Gopinath: The Stability and Growth Pact does not help to deal with self-fulfilling debt crises. What it does help with is addressing excessive debt accumulation in the union. An individual country in the union may think, “I’m a small part of the whole union, so if I on the margin raised my debt by a little bit, I’m not going to have much of an effect on the central bank’s temptation to inflate.” But if every country does that, you will end up having an effect on inflation. That’s the fiscal externality, and that’s why you would need a Stability and Growth Pact.
The fact that it was forbidden for the European Central Bank to be the lender of last resort was, in the original rules of the game for the ECB, meant to prevent moral hazard problems of countries borrowing excessively. I think it’s a perfectly good argument, but you have to recognize that there will be times when it’s not about a government behaving badly, but about market panic.
Our paper was basically arguing that—while not ignoring issues in the debt market—monetary policy has a legitimate role to play. After the Draghi put, the ECB was taken to court as it was argued that this was not part of the original [EMU] agreement. This is a very reasonable question for people to ask: Is there a role for monetary authorities in debt crises? And I think our paper basically says yes. You certainly do not want to be the central bank that always bails out governments in trouble, but it absolutely has to give itself the possibility of doing it—once in a while. ...
- Reality TV Populism - Paul Krugman
- A Computer Can’t Do the Fed’s Job - WSJ
- Bad News for America’s Workers - Joseph E. Stiglitz
- Kudlow Is a Troubling Economics Adviser for Trump - Noah Smith
- Why a gold standard is a very bad idea - Cecchetti & Schoenholtz
- The Bank Charter Act goes on trial in 1847 - Bank Underground
- Dust Bowl would devastate today’s crops, study finds - UChicago News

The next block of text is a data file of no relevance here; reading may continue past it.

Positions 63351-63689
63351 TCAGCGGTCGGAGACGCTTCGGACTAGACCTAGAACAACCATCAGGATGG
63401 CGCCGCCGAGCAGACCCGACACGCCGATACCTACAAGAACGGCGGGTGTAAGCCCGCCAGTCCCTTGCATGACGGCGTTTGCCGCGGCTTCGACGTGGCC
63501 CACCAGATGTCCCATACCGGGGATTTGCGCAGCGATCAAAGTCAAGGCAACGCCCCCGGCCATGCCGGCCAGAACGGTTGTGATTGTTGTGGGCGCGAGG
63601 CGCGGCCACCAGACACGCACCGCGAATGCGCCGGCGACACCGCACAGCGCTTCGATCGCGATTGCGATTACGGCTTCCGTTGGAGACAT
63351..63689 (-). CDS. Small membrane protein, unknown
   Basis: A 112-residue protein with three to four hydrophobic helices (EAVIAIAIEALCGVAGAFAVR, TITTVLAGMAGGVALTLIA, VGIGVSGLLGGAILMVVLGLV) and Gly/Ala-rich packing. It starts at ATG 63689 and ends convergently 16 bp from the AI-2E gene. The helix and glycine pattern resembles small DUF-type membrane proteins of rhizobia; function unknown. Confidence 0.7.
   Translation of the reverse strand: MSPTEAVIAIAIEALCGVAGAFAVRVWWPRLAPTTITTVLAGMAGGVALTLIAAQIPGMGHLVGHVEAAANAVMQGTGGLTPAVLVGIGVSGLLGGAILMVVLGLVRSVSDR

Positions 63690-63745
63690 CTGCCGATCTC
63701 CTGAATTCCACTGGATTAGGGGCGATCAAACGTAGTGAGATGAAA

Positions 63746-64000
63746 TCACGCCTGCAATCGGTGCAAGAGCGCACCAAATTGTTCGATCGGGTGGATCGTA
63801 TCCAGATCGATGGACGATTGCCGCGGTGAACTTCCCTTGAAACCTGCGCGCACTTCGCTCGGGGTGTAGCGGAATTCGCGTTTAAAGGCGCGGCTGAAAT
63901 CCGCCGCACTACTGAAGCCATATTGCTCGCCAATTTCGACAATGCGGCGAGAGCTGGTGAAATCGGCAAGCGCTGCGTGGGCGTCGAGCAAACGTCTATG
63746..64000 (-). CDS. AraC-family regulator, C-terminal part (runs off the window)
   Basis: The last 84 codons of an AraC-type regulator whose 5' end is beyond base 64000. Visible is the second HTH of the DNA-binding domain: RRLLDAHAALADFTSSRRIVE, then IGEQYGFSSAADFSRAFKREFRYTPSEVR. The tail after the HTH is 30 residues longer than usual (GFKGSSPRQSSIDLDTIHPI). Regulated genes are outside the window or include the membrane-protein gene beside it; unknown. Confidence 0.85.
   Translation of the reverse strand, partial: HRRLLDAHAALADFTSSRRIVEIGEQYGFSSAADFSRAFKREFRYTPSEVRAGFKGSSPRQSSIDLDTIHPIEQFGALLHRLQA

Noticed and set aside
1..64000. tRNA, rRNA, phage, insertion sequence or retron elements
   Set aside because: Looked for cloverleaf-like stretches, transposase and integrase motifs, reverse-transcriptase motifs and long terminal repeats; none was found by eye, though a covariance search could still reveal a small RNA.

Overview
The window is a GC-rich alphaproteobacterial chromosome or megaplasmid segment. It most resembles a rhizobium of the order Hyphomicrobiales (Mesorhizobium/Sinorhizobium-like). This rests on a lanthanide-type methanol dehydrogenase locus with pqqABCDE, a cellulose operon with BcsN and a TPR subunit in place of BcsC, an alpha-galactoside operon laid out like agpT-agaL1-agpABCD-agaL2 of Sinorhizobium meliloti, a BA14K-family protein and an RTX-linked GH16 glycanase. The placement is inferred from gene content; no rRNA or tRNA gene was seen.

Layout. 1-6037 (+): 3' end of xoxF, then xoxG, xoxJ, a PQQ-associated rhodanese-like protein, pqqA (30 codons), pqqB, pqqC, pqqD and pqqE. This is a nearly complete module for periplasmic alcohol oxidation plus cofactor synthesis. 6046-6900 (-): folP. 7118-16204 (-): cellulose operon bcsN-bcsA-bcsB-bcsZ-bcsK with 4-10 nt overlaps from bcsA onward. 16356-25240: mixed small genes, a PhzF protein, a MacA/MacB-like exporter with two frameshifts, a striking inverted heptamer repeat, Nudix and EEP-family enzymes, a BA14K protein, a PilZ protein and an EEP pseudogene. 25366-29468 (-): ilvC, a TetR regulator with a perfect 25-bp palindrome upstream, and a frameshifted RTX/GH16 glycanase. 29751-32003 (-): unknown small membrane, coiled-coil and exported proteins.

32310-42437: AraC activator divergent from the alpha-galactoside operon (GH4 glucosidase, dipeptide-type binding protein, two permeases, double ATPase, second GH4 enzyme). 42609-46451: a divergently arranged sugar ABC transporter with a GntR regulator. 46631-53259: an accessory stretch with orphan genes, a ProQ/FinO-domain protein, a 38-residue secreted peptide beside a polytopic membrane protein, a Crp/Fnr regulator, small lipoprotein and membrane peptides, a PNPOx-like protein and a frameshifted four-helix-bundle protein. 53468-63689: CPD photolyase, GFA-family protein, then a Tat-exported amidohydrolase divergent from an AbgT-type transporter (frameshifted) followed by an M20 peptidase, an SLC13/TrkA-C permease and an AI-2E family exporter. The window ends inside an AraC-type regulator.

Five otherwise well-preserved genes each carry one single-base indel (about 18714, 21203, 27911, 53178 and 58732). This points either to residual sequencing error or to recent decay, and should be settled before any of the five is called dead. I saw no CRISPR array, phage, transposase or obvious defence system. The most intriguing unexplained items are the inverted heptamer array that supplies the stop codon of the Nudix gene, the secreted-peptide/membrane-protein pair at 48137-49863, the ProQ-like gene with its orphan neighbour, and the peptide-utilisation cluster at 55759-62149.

- China’s November Reserve Drain - Brad Setser
- Americans are Moving Less - Tim Taylor
- Machines as Bureaucrats - RegBlog
- The decline of public service - Stumbling and Mumbling
- The physics of phase transitions - Understanding Society
- ‘Metrics Monday: Testing for Mechanisms - Marc Bellemare
- When Can Trend-Cycle Decompositions Be Trusted? - FRB
- The International Barriers to Trump’s Economic Plan - Mohamed El-Erian
- Not All Measures of GDP are Created Equal - Dave Giles
- What is wrong with Italy's economy? - Centre for European Reform
- Understanding free trade - mainly macro
Monday, December 19, 2016
"The process of destroying democratic substance while preserving forms is already underway":
How Republics End, by Paul Krugman, NY Times: ...Lately I’ve been reading a lot about the ancient world. Initially..., I was doing it for entertainment and as a refuge from news that gets worse with each passing day. But I couldn’t help noticing the contemporary resonances of some Roman history — specifically, the tale of how the Roman Republic fell.
Here’s what I learned: Republican institutions don’t protect against tyranny when powerful people start defying political norms. And tyranny, when it comes, can flourish even while maintaining a republican facade.
On the first point: Roman politics involved fierce competition among ambitious men. But ... “However important it was for an individual to win fame and add to his and his family’s reputation, this should always be subordinated to the good of the Republic … no disappointed Roman politician sought the aid of a foreign power.”